Once the energy and excitement from participating in a webinar have worn off, it may be difficult to take the first steps toward practical application. Recognizing that participating in the webinar series and discussions is only the beginning of the intersection of harm reduction, prevention, and recovery, the PTTC NCO, PRCoe, and the Great Lakes PTTC  have developed The Intersection of Harm Reduction, Prevention, and Recovery: Learning Community Toolkit.  As with any new process, expert guidance and user-friendly resources are key to continued collaboration, sustainability, and improved outcomes. The toolkit walks you through the process of developing a series of Learning Labs (facilitated virtually) from start to finish. The toolkit includes the facilitator’s agenda, the participant application process, screening applications, sample timelines, and email templates, and PowerPoint template slides. The toolkit can be facilitated by any interested organization or community that would like to create action steps toward breaking down silos and nurturing relationships between the fields of harm reduction, prevention, and recovery.

Additional Resources for Prevention Professionals

To get prevention professionals started, the PTTC NCO has created a one-page information sheet for Prevention practitioners, Harm Reduction through a Prevention Lens.  Harm Reduction provides a brief overview of Harm Reduction and its connection with Prevention. It also includes basic Harm Reduction strategies for commonly used substances and viral infections that are a heightened risk for people who use substances. Prevention Professionals who are incorporating harm reduction strategies as part of their selective and indicated prevention plans can find more information at the one-hour webinar hosted by the PTTC NCO that explores Harm Reduction Strategies Through the Lens of Selective and Indicated Prevention. The webinar recording, session slides, and other resources from presenters and participants are available from the PTTC NCO.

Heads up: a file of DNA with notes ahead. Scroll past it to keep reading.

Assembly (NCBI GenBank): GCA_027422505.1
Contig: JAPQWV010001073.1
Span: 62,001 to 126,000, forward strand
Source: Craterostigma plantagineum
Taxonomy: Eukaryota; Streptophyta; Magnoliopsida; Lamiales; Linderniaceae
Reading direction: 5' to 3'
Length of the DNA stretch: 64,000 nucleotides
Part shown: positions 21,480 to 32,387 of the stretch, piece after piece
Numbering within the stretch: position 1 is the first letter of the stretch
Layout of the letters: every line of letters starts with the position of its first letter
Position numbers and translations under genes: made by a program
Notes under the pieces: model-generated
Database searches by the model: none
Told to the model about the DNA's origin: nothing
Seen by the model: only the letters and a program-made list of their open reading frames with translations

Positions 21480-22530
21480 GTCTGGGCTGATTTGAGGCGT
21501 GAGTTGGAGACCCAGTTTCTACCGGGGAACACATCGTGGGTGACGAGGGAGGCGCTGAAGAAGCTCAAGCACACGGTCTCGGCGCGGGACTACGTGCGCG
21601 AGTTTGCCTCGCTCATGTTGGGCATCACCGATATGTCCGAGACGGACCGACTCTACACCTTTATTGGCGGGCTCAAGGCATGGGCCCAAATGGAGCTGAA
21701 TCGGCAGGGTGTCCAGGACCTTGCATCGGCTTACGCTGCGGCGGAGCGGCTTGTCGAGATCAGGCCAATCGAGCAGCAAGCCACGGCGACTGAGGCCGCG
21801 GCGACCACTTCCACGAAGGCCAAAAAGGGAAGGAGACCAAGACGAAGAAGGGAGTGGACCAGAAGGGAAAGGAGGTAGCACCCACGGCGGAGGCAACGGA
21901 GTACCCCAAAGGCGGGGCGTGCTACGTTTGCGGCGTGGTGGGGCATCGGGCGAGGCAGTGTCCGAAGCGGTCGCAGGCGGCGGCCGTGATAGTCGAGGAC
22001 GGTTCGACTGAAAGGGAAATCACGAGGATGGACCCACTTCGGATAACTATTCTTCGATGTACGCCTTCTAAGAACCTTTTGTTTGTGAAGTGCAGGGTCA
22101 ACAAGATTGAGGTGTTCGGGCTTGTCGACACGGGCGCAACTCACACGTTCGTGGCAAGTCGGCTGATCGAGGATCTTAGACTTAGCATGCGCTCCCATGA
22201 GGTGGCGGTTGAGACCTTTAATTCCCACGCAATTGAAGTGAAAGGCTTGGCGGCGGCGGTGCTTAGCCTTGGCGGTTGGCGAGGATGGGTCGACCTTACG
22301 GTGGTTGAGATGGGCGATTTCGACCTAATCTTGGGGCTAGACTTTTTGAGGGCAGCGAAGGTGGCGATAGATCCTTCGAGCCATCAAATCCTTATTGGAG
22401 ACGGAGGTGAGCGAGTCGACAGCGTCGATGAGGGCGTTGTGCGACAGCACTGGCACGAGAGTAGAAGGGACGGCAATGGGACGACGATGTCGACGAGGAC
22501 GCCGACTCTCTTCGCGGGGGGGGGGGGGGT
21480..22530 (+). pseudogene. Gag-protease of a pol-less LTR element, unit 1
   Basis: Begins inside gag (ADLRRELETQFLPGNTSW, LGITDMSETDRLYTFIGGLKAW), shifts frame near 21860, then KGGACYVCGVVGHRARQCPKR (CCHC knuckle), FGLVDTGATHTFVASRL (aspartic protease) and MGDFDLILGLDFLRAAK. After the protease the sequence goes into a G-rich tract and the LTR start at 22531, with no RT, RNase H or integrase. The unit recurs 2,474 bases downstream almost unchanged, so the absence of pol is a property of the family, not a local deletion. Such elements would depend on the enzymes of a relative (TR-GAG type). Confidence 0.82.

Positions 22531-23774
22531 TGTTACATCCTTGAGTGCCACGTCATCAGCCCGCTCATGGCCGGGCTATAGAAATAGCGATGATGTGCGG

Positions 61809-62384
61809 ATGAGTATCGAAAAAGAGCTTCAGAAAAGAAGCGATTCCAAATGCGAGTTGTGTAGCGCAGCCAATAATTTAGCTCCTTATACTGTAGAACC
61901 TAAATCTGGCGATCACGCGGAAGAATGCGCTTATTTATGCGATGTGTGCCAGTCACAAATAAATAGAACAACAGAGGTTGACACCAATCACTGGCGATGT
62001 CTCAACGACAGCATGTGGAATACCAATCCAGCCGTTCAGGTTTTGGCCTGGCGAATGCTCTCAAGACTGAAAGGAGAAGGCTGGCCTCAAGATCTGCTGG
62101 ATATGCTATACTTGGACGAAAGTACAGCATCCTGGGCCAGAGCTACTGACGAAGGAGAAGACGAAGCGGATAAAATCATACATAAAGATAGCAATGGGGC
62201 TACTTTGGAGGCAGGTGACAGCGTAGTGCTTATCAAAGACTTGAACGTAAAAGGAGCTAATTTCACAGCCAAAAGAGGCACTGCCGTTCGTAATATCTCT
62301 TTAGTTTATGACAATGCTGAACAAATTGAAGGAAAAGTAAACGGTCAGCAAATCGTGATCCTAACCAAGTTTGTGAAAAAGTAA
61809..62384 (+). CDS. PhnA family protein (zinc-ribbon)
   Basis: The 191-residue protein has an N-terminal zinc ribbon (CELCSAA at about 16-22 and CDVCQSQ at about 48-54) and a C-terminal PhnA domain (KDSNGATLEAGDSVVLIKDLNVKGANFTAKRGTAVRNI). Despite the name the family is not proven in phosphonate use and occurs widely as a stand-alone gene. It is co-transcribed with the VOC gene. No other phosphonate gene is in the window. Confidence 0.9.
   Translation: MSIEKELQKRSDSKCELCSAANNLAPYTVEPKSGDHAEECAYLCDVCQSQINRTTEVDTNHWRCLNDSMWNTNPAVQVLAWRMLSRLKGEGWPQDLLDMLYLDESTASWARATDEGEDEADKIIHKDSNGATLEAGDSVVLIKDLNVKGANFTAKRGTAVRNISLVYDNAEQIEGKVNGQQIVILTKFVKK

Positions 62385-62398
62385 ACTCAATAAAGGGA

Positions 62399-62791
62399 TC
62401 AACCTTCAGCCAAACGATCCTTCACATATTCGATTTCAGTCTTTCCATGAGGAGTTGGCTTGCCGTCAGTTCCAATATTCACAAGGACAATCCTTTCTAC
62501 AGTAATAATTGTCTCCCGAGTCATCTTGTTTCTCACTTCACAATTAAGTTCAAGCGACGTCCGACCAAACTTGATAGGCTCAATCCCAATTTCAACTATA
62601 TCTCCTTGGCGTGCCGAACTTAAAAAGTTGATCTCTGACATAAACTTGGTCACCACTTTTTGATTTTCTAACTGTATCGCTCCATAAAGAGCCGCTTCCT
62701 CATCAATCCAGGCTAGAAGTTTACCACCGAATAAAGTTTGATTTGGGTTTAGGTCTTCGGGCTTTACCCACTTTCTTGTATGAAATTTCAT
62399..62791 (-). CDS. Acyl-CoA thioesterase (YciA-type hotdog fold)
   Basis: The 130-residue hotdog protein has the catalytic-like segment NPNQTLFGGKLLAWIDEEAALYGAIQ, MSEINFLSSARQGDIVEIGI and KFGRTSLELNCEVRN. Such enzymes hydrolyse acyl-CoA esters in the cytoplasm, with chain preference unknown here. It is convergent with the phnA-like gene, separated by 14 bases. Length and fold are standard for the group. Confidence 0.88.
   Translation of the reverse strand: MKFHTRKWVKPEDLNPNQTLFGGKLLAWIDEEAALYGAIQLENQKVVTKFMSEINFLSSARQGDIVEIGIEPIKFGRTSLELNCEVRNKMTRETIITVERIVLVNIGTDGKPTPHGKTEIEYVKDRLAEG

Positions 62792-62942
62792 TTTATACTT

Walking the Walk Together in 2022

As we begin 2022, let’s resolve to walk together to use the resources, funding, and collaborations available to prevent health disparities, inequities, injustices, and harm associated with substance use and SUDs through improved policies, programs, and practices.
 
Author's Note
Cele Fichter-DeSando, MPM (She, Her) is a consultant and trainer in substance use and gambling prevention and tobacco prevention and control. Cele has a Master’s degree in Public Management from Carnegie Mellon University and more than 35 years of experience in the management, training, and implementation of research-based prevention programs in Pittsburgh Pennsylvania. In 2020, Cele started a certified woman-owned business, CFD Consulting LLC, and has provided consulting for numerous organizations including Tobacco-Free Allegheny, the PTTC Network, and the Danya Institute Central East ATTC. She is passionate about providing resources, materials, and practical applications for evidenced-based prevention programs and prevention science to prevention practitioners.
Cele Fichter-DeSando, MPM 
CFD Consulting, LLC
[email protected]
412-580-3089
 

References

Hoopsick RA, Homish GG, Leonard KE. Differences in Opioid Overdose Mortality Rates Among Middle-Aged Adults by Race/Ethnicity and Sex, 1999-2018. Public Health Rep. 2021 Mar-Apr;136(2):192-200. doi: 10.1177/0033354920968806. Epub 2020 Nov 19. PMID: 33211981; PMCID: PMC8093836.

Whitehouse.gov. 2021. https://www.whitehouse.gov/ondcp/briefing-room/2021/11/17/fact-sheet-actions-the-biden-harris-administration-has-taken-to-address-addiction-and-the-overdose-epidemic/

National Harm Reduction Coalition 2021. https://harmreduction.org/

NIDA. 2021, September 9. Disparities in opioid overdose deaths continue to worsen for Black people, study suggests. Retrieved from https://www.drugabuse.gov/news-events/news-releases/2021/09/disparities-in-opioid-overdose-deaths-continue-to-worsen-for-black-people-study-suggests on 2021, December 10

Prevention Technology Transfer Center Network, 2021. https://pttcnetwork.org/centers/content/harm-reduction

SAMHSA Harm Reduction Grant Program 2021. https://www.samhsa.gov/grants/grant-announcements/sp-22-001